The Radio 3 Documentary

The Radio 3 Documentary

United Kingdom

Exploring different aspects of history, science, philosophy and the arts.

Episodes

Apocalypse How  

Eleanor Rosamund Barraclough on how different cultures have viewed the end of the world

Sunday Feature:Kandinsky - A Story of Revolution  

Christian Weikop, examines Kandinsky's Russian roots.

Breaking Free: Freud versus Music  

Listen in pop-out player Did Freud really dislike music as much as he professed? Stephen Johnson explores Sigmund Freud's enigmatic relationship with music. He talks to the American cultural analyst Michelle Duncan, pscyho-analysts and writers Darian Leader and Julie Jaffee Nagel, the music critic David Nice, whose first job it was to take tours around the Freud Museum in Hampstead, and the Barcelona-based neurologist Josep Marco Pallares who is studying amusia and music-specific anhedonia, which he proposes might have been the root cause of Freud's problem with music. Plus extracts from Freud's writings read by the actor Nicholas Murchie. Producer, Elizabeth Arno Part of Radio 3's "Breaking Free - the minds that changed music", exploring the music of the Second Viennese School.

Breaking Free: Freud versus Music  

Did Freud really dislike music as much as he professed? Stephen Johnson explores Sigmund Freud's enigmatic relationship with music. He talks to the American cultural analyst Michelle Duncan, pscyho-analysts and writers Darian Leader and Julie Jaffee Nagel, the music critic David Nice, whose first job it was to take tours around the Freud Museum in Hampstead, and the Barcelona-based neurologist Josep Marco Pallares who is studying amusia and music-specific anhedonia, which he proposes might have been the root cause of Freud's problem with music. Plus extracts from Freud's writings read by the actor Nicholas Murchie. Producer, Elizabeth Arno Part of Radio 3's "Breaking Free - the minds that changed music", exploring the music of the Second Viennese School.

David Attenborough - World Music Collector  

David Attenborough recalls collecting music from around the world, and listens once again

Sunday Feature: Whatever Happened to the Avant-Garde?  

Is the avant-garde dead? Paul Morley conducts an autopsy, but detects signs of life ...

Langston Hughes at the Third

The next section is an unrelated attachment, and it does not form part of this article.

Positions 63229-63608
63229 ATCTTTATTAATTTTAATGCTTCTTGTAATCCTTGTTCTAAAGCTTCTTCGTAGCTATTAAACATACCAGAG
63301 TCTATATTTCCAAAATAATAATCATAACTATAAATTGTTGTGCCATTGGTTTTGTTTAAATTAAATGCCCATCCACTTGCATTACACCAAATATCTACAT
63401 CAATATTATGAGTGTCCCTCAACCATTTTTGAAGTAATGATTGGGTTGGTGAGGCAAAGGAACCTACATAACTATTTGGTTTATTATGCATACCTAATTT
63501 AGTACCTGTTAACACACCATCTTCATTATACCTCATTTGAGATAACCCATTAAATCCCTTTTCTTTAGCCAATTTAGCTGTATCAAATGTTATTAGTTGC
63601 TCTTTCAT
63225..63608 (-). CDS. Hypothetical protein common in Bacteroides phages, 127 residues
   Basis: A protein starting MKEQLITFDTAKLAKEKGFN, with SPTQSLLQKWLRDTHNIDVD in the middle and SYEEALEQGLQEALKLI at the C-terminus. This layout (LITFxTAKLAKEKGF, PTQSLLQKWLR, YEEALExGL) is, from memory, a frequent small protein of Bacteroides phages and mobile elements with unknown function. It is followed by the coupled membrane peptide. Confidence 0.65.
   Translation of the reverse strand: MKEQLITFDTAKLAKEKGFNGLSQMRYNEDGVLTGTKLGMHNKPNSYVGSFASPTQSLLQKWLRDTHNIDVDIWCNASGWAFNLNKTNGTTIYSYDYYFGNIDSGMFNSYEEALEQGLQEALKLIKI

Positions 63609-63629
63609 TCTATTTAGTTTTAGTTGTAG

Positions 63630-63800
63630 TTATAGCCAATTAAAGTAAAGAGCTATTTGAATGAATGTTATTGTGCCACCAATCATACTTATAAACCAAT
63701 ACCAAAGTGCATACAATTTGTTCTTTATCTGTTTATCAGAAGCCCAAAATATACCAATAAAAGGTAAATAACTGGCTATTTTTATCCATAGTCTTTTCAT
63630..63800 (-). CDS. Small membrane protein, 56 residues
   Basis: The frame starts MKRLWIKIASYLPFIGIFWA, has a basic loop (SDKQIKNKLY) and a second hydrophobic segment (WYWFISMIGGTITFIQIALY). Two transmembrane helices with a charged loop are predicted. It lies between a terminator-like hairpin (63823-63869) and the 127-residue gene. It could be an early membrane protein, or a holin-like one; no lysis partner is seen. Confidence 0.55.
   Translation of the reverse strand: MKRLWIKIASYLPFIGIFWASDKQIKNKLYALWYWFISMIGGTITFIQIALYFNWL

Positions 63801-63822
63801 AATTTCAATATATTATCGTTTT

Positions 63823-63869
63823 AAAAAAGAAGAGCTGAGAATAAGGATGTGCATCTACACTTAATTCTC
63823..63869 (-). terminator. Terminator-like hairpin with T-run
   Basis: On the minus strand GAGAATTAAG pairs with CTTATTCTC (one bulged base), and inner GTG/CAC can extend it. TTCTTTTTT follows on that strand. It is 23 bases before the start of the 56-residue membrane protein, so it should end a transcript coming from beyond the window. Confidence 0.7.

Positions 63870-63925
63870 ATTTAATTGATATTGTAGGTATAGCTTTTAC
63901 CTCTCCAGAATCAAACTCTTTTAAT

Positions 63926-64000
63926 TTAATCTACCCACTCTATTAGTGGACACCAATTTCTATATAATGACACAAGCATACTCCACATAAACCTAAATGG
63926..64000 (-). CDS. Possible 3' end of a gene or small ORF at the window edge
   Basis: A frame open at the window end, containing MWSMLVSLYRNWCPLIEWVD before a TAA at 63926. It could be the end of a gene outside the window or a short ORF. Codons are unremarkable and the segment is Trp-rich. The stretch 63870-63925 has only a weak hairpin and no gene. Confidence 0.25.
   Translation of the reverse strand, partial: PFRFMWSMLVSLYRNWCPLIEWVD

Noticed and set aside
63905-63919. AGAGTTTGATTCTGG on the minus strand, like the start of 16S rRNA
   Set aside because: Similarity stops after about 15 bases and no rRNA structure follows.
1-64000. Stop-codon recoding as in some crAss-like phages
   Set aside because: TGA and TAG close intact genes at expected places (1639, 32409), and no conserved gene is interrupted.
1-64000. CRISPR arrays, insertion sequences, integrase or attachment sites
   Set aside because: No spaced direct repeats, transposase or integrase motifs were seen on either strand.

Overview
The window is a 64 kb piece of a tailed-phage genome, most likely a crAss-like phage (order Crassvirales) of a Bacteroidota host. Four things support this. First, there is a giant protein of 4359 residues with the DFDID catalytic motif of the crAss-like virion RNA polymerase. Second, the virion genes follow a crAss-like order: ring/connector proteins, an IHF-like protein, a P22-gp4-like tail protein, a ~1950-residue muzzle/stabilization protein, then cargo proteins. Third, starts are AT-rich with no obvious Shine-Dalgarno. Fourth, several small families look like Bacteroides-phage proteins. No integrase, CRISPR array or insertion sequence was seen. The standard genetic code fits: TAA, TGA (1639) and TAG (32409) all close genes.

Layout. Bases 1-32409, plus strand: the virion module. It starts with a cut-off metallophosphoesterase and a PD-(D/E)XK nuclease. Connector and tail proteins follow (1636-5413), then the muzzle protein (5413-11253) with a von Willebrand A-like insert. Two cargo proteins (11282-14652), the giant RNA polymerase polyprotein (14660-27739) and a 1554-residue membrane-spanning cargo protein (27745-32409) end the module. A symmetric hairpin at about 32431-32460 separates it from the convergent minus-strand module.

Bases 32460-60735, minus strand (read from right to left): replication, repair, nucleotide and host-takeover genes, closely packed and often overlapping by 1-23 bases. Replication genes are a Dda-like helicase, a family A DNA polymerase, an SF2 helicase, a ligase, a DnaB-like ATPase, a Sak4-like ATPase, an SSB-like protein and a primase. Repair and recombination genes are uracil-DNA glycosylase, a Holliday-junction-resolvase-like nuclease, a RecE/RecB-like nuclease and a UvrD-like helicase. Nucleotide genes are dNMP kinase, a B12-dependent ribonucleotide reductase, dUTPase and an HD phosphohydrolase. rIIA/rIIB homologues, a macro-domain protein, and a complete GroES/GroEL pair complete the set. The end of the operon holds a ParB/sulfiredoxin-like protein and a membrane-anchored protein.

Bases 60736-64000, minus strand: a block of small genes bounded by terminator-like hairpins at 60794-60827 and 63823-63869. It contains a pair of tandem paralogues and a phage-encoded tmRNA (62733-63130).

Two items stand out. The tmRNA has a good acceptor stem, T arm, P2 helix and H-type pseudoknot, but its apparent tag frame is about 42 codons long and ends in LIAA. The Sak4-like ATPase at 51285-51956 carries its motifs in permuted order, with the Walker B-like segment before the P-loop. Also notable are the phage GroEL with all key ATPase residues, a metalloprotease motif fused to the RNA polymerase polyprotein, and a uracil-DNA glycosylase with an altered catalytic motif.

How an unlikely friendship led to the epic 1964 radio series The Negro in America

SUNDAY FEATURE: NEW GENERATION THINKERS  

Sandeep Parmar retraces the steps of "Paris", a lost Modernist masterpiece by poet Hope Mirlees, and Daniel Lee explores the fate of North Africa's Jewish communities during WW2.

New Generation Thinkers  

1. Euphemism and Eroticism in Scottish Gaelic Songs. 2.Reappraising Nollekens.

The secrets of the Music Reading Panel  

What was the BBC's panel for new scores for broadcast?Charlotte Higgins finds out.

Sunday Feature: Philip French and the Critical Ear  

Laurence Scott on the radio producer and esteemed film critic Philip French

The Envy of the World: Rudely Truncated  

Part two of Humphrey Carpenter's history of the Third Programme. First broadcast 1996

The Envy of the World: No Fixed Points  

Humphrey Carpenter's history of the Third Programme. First broadcast in 1996.

Sunday Feature: Not Suitable for Children  

Dr Sophie Coulombeau explores the history of children's literature and censorship.

Dawn on the Somme  

Kate Kennedy explores the Somme through the lives of musicians who took part

Sherlock, Sigmund and Signor Morelli  

Giovanni Morelli, exposer of fakes and European man of mystery, who may have inspired Conan Doyle's detective, and Freud's theory of the unconscious. Naomi Alderman investigates.

An Explosion of Geraniums - The International Surrealist Exhibition of 1936  

Ian McMillan on the International Surrealist Exhibition of 1936,that changed everything

Antonio Carlos Gomes, the Brazilian who conquered La Scala  

Travelling to both Brazil and Milan, Fabio Zanon tells how Carlos Gomes, the Brazilian mixed-race composer, conquered La Scala in the 19th century, becoming a hero at home too.

Literary Pursuits: Dubliners  

Sarah Dillon on James Joyce's epic struggle to publish his first book, Dubliners.

Literary Pursuits: Jane Austen's Persuasion  

Sarah Dillon discovers how Jane Austen's last completed novel, 'Persuasion' was written. The novel has sometimes been viewed as Austen's valedictory novel - written while she was suffering with her final illness. But Sarah Dillon uncovers a more complex story: dates of revisions on the manuscripts in the British Library confirm her sister's story that Persuasion was completed almost a year before Austen's death, but it was only published posthumously. By talking to Dr Kathryn Sutherland from St Anne's College, Oxford, Paula Byrne, author of 'The Real Jane Austen, A Life In Small Things' and writer Margaret Drabble, we go behind the scant details of Austen's life and uncover reasons for the delay: her last illness; the possibly personal inspirations for the plot of the novel; the state of her finances; her fascinating creative process; and the radical reaches and determination of her literary ambitions.

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